Finding the Time

How do you find the time to do things that actually matter? To make real progress on the big projects and goals? This is a subject I’ve been wrestling with a lot recently. It’s startling to see how fast the time goes by and how little progress I’ve made on things that are supposedly important (or at least really interesting) to me. This blog is a prime example.

As I’ve been kicking these ideas around, there have been a couple models that came to mind that have helped provide a framework to work from. The first is Pareto’s 80/20 principle and the second is Steven Covey’s “Four Quadrants”.

80 / 20

If Pareto was right and 80 percent of the results really do come from 20 percent of the effort, there’s a lot of opportunity for cutting out distraction and focusing on doing that 20 percent well. Reading Tim Ferriss’ book “The Four Hour Work Week” was what really got me thinking about applying this principle in this way.

Four Quadrants

In “First Things First”, Covey talks about the evaluating work based on dividing into four quadrants with importance and urgency being the two axis lines. Probably easier to show than explain:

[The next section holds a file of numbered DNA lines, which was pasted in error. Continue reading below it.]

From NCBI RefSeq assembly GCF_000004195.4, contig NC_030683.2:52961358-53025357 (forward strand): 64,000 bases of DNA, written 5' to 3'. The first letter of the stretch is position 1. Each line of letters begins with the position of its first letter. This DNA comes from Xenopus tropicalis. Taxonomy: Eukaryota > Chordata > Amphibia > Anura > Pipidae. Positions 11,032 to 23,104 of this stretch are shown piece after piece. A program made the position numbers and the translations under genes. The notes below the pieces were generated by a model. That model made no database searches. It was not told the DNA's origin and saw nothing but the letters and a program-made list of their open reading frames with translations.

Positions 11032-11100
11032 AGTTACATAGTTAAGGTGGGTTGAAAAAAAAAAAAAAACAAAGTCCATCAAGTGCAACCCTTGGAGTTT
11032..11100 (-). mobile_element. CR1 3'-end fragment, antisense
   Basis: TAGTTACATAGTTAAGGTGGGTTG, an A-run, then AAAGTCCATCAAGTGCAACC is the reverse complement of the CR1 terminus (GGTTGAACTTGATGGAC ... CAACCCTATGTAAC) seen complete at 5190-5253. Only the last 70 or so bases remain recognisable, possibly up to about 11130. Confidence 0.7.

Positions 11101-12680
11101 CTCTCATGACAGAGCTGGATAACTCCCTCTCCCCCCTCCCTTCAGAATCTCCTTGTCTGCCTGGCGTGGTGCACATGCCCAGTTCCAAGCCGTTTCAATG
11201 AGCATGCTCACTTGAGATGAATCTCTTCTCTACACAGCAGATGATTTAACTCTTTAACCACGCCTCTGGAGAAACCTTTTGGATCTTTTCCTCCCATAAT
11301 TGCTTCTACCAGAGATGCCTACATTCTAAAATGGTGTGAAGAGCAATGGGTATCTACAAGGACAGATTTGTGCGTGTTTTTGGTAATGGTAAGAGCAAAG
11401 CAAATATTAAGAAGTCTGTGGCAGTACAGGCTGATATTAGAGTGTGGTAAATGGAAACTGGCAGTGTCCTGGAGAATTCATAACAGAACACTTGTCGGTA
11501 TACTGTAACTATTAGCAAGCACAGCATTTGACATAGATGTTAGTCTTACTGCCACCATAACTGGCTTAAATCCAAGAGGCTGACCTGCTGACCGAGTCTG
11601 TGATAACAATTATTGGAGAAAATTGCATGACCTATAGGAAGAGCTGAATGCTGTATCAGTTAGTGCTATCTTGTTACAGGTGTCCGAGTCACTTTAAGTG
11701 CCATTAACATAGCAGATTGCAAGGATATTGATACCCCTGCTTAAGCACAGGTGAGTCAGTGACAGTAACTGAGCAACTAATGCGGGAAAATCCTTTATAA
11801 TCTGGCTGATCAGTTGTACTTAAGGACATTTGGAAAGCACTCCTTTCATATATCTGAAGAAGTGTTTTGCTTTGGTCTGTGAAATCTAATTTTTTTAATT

Covey Matrix

The idea here is to focus on the important over just the urgent. My experience has definitely agreed that my days tend to fill up with things from the urgent category and the non-urgent, but still important, tasks often get pushed off to “later”.

“Finding” Time vs “Making” Time

This is where I think the rubber hits the road. Regardless of the approach, it really comes down to taking a hard and honest look at both where your time is being spent and what’s on your calendar and to-do list. What’s actually important and where are you really getting the results you want? At that point some decisions need to be made to prioritize the important things and to cut out (or at least minimize) the unimportant.

If these past years have taught me anything, it’s that you won’t just magically “find” the time. You have to aggressively and proactively go out and “make” the time. Choose your priorities, cut out the useless stuff, and focus.

For me, right now I’m trying to apply these ideas and hit this from multiple angles:

  • Delegating more things that are actually important but don’t require me specifically to do them
  • Eliminating the worthless stuff
  • Using the available hours to focus my efforts on the really important projects